This journey along the Autopista del Atlántico travels across the northernmost region of Spain in Galicia, a green land on the roaring Atlantic, similar to Scotland, and abundant with colorful tradition and culture.
Coruńa’s history centres mainly around its harbor. In ancient times, the city was an important seaport and under Roman occupation, it was known as Flavium Brigantium. Legend has it that the vivacious Maria Pita revolted against the former pirate Sir Francis Drake and thus assisted in the liberation of the city. The Santiago De Compostela Cathedral is said to be the most outstanding monument in Spain. It covers 23,000 square metres and took more than a hundred years to build.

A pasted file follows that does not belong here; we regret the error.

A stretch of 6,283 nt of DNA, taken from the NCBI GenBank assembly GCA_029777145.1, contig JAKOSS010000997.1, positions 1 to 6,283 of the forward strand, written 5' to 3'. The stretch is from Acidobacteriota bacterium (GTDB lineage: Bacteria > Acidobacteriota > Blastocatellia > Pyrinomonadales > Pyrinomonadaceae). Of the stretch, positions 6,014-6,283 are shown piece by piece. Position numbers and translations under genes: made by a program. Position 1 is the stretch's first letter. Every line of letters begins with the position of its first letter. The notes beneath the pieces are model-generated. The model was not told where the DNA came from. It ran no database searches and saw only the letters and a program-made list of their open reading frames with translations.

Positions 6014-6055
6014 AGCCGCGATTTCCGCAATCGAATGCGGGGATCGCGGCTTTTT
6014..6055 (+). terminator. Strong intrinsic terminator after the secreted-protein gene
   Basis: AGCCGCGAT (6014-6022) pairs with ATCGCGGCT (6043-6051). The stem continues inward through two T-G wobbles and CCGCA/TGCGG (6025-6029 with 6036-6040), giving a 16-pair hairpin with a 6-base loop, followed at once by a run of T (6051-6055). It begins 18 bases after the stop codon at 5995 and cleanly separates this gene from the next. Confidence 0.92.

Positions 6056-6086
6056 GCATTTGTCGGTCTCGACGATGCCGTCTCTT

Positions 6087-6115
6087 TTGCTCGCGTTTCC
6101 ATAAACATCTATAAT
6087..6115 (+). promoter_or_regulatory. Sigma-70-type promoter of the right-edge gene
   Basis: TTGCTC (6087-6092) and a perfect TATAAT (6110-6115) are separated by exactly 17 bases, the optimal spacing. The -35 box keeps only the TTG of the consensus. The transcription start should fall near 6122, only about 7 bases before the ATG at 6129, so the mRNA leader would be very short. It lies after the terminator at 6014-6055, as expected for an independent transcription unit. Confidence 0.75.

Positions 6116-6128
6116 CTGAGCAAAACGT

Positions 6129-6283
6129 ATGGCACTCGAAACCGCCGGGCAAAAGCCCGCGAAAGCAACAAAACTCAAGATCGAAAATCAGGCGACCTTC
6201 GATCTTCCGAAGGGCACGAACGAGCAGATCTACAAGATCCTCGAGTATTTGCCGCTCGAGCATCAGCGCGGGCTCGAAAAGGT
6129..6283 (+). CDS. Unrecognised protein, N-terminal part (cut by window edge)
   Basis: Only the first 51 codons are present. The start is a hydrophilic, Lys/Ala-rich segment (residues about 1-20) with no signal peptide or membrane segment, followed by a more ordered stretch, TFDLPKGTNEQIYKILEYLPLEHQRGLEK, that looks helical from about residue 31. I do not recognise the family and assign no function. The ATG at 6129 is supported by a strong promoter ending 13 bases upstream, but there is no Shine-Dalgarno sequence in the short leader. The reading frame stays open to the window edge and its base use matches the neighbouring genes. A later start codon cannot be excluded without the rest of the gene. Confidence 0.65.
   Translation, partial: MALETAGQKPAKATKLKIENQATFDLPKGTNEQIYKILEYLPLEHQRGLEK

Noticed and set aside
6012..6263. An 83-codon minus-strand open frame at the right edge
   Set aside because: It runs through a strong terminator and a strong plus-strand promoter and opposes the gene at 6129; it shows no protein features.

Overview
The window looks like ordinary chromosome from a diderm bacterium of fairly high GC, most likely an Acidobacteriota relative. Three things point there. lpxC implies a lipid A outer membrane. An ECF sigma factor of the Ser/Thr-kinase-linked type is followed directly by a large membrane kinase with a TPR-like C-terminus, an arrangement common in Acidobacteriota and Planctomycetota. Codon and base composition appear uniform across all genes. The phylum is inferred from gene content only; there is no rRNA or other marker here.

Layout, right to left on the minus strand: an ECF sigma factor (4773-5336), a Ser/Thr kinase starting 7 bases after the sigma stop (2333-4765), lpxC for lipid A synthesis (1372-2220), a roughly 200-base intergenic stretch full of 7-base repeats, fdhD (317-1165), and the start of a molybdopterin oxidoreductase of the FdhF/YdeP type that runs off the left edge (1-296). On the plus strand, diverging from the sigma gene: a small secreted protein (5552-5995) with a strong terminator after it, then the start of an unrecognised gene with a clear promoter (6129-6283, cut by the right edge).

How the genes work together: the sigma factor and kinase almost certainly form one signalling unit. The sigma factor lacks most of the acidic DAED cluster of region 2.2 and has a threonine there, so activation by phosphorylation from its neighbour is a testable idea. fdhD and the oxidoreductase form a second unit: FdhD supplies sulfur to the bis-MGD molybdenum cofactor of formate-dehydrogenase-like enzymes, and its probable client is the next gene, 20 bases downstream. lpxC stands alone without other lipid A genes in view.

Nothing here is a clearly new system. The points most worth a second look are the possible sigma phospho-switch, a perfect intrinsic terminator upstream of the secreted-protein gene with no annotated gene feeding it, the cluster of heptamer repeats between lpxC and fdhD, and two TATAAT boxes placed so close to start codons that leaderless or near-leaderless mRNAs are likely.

Pontevedra is a city on the mouth of the Rio Lérez. Cobbled pavements lead past splendid Pazos de Borbén, the residential palaces of the city’s old trading families.
Two hundred kilometres long, the Galician coast represents 30 percent of the Spanish coastline. Its strategic location once made Galicia an ideal haunt for smugglers and pirates and its tiny villages give the impression that time has stood still.
A large chain bridge leads to Vigo, with gently sloping wooded hills that surround Galicia’s most dynamic city. The narrow alleys of the old town of Berbés, with its pretty middle class houses, arcades and historic squares indicate the dramatic history of this battle-scarred city.
The journey via the Autopista del Atlantico through the captivating and dramatic landscape of one of Europe’s most beautiful regions is one that covers much Spanish history swathed in the rich ambience of a truly golden past.